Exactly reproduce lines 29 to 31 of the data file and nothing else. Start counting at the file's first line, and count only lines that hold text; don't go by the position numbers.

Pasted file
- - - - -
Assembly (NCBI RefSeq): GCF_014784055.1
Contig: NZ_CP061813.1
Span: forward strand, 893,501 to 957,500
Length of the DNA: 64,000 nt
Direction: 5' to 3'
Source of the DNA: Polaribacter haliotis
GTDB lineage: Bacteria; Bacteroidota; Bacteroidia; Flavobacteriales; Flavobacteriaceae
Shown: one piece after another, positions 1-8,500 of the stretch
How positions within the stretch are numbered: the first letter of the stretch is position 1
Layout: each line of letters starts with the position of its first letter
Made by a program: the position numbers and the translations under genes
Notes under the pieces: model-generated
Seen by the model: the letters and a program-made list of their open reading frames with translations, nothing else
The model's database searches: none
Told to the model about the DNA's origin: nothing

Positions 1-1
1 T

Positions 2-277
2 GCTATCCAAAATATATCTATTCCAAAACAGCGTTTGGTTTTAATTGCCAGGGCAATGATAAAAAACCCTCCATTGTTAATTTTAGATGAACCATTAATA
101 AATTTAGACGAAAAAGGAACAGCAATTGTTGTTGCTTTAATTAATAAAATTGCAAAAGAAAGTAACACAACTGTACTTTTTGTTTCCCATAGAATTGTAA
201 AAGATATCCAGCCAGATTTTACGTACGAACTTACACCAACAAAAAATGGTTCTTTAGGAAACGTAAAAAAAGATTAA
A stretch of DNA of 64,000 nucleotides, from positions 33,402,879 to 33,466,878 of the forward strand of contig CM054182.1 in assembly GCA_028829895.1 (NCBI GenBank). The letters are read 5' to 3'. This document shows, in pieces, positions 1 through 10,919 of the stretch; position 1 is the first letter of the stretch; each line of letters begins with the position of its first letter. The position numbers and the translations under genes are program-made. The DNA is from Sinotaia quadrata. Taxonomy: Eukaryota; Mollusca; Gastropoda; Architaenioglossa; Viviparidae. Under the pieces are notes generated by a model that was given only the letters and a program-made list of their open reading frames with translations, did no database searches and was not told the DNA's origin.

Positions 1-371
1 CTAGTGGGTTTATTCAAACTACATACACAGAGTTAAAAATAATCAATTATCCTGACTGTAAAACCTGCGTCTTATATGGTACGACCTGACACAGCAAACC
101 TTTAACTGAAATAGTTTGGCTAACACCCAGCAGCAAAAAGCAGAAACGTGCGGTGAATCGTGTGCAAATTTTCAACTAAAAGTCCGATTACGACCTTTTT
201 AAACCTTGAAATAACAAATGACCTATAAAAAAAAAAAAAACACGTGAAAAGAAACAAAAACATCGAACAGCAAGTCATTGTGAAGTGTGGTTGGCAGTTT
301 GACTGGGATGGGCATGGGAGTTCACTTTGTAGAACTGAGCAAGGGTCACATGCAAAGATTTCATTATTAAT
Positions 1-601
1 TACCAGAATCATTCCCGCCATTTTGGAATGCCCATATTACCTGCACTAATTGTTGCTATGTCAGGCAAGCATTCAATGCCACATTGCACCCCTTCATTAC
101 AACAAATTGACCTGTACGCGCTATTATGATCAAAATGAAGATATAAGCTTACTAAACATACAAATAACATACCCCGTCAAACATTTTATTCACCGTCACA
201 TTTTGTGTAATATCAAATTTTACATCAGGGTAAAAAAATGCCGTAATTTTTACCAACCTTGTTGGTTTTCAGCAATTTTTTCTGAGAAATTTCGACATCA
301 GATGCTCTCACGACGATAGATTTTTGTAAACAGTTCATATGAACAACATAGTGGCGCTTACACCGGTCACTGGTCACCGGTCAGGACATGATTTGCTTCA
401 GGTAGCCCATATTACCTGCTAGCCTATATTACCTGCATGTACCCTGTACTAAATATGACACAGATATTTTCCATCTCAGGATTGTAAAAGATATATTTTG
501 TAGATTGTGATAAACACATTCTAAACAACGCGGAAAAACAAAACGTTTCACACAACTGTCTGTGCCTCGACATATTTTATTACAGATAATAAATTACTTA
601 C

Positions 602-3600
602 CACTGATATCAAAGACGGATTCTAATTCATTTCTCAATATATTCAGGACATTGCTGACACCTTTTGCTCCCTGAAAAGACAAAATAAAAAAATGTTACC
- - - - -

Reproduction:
1 TACCAGAATCATTCCCGCCATTTTGGAATGCCCATATTACCTGCACTAATTGTTGCTATGTCAGGCAAGCATTCAATGCCACATTGCACCCCTTCATTAC
101 AACAAATTGACCTGTACGCGCTATTATGATCAAAATGAAGATATAAGCTTACTAAACATACAAATAACATACCCCGTCAAACATTTTATTCACCGTCACA
201 TTTTGTGTAATATCAAATTTTACATCAGGGTAAAAAAATGCCGTAATTTTTACCAACCTTGTTGGTTTTCAGCAATTTTTTCTGAGAAATTTCGACATCA